ANT 204 - Peoples and Cultures of the World (Gen Ed, Social and Behavioral Sciences; Global Perspectives)
Introduces the discipline of anthropology by examining the diversity
of human cultures that have been described by anthropologists over the
last 100 years. The principles of anthropology are explained with
examples drawn from non-Western culture. Comparisons are drawn with
our own. Fulfills one of the Foundation - Social and Behavioral
Sciences. Fulfills Cultures - Global Perspectives. Offered fall and
ANT 206 - Human Origins (Gen Ed, Life Sciences Foundation)
Examines the dynamic interplay between human biology and culture
through the study of human evolution. Grounded in the mechanisms of
evolution, the class examines the emergence of our species and our
relationship to nonhuman primates, among other topics. Fulfills
Foundation -Life Sciences. Offered fall and winter semesters.
ANT 207 - Language and Culture (Gen Ed, Social and Behavioral Sciences and U.S. Diversity)
Explores the interaction between language, communication, and
culture, employing cross-cultural analysis to reveal cultural models
and to understand how linguistic variation is linked to gender, age,
region, ethnicity, and class. Several practical activities are used to
apply analyses to anthropological problems. Fulfills one of the
Foundations - Social and Behavioral Sciences. Fulfills Cultures - U.S.
Diversity. Offered fall semester.
ANT 210 - History of Anthropological Theory
Considers the major historical development and theoretical trends in
anthropology since 1860. The approach is both topical and historical.
Connections with developments in related disciplines are noted.
Offered fall and winter semesters. Prerequisite: ANT 204 or ANT 206.
ANT 215 - Origins of Civilization (Gen Ed, Historical Perspectives Foundation; Global Perspectives)
This course examines the consequences of decisions made by our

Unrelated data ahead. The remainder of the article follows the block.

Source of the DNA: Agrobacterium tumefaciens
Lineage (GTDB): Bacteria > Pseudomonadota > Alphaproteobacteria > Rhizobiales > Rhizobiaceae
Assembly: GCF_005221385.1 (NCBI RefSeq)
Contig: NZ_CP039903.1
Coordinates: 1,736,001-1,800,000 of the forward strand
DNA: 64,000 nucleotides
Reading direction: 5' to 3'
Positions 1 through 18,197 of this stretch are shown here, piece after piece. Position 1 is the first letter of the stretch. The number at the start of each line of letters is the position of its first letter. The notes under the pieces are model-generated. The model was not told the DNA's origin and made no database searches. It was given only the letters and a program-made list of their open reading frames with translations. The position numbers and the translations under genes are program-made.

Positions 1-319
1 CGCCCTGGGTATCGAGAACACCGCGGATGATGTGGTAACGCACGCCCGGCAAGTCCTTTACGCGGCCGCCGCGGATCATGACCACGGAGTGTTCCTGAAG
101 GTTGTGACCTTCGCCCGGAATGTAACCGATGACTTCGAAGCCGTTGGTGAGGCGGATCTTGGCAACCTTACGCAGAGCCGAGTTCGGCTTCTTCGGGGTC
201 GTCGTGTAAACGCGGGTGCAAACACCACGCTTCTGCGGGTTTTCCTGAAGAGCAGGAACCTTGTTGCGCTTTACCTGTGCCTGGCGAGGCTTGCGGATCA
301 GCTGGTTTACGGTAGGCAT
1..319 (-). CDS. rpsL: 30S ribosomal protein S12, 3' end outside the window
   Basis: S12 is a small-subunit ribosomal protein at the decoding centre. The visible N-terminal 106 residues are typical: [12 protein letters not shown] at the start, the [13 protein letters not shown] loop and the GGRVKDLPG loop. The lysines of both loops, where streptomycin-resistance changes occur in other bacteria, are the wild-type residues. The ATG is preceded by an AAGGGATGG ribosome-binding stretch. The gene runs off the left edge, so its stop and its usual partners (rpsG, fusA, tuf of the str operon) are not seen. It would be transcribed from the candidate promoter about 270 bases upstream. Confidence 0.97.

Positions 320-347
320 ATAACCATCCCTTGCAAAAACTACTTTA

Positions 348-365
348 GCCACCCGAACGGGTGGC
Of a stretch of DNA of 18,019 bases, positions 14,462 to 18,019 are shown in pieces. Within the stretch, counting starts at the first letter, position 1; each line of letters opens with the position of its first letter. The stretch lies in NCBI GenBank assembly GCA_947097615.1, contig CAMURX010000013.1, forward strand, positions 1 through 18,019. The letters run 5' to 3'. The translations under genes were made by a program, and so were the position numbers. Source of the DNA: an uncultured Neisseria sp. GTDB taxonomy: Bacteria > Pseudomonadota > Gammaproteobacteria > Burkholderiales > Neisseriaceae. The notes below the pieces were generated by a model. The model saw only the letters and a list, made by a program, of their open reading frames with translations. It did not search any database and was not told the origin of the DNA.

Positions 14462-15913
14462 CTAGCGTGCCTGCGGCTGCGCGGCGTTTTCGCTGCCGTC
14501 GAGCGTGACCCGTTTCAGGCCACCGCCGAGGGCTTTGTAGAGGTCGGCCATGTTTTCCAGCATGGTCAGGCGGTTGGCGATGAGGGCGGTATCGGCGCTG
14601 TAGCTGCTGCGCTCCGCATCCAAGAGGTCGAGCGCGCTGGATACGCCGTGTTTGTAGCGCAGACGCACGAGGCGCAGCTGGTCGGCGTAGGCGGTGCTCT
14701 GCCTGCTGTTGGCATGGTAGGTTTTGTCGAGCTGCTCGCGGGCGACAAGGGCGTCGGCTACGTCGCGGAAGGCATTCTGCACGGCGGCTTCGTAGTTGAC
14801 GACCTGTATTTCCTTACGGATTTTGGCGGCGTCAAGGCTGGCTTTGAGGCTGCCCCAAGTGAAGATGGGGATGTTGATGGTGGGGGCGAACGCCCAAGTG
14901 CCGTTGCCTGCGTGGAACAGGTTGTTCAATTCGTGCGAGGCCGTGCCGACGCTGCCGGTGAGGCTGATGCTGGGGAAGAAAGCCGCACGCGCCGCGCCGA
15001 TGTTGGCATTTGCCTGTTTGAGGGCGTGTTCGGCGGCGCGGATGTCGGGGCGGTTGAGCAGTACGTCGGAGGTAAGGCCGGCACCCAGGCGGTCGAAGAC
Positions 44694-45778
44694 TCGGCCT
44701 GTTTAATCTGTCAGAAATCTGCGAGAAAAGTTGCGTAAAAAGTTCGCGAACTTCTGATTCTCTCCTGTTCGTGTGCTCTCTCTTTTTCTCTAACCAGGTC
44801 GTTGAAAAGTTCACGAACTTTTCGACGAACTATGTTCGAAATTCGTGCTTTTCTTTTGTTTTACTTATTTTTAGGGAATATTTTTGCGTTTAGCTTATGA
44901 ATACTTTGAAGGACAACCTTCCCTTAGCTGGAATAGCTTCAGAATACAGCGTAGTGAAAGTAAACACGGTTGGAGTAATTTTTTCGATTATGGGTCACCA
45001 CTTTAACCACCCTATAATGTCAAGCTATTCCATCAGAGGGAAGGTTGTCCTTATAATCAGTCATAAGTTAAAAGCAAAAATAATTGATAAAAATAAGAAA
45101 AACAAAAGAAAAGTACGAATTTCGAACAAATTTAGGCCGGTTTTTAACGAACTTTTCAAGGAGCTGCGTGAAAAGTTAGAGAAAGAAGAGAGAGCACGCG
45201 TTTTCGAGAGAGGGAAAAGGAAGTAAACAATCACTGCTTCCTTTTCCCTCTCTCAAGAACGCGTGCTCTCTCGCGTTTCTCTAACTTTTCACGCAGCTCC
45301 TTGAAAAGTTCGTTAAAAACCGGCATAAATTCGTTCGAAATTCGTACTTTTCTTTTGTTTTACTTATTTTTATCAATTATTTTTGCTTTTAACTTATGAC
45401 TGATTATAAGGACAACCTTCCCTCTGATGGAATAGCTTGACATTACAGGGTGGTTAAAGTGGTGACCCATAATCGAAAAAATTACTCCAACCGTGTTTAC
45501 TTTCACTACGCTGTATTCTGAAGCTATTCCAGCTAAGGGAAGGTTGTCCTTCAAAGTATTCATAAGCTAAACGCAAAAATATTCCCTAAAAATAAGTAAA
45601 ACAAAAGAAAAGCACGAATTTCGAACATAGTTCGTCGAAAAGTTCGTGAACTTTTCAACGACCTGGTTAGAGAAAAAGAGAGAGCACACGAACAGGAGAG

ancestors, the successes and failures of past civilizations, so that
we may better understand our own behavior. Development of world
civilizations is explored using historic, archaeological and other
perspectives that inform us about the past. Fulfills Foundation -
Historical Perspectives. Fulfills Cultures - Global Perspectives.
Offered fall and winter semesters.
ANT 220 - Introduction to Archaeology (Gen Ed, Social and Behavioral Sciences)
Introduction to the methods and techniques of archaeology, including
the methods of excavation, analysis, dating techniques, and data
presentation. Course has fieldwork opportunities and draws on examples
from local and worldwide research. Fulfills one of the Foundation -
Social and Behavioral Sciences. Offered fall and winter semesters.
ANT 305 - Methods in Biological Anthropology
Overview of research methods used in biological anthropology,
emphasizing living humans. It includes a discussion of current
theoretical arguments within the field of physical anthropology and
the techniques used to examine them. The course will introduce
students to the process of research design, data analysis, and
interpretation. Fulfills Anthropology methods requirement.
ANT 307 - Field Techniques and Laboratory Methods in Anthropology
Training in the application of research methods under field
conditions to problems in major areas of anthropology; supervised
instruction in anthropological laboratory techniques, including data
collection and storage, analysis, and interpretation. Offered
spring/summer semester. Prerequisite: Permission of instructor.
ANT 308 - Field Experience Abroad
Of varying focus, the course makes use of the history, culture, and
society of a host country in order to highlight disciplinary
perspectives in context. To be taught in that country (or countries)
as part of an approved study abroad program. By permit only. Credit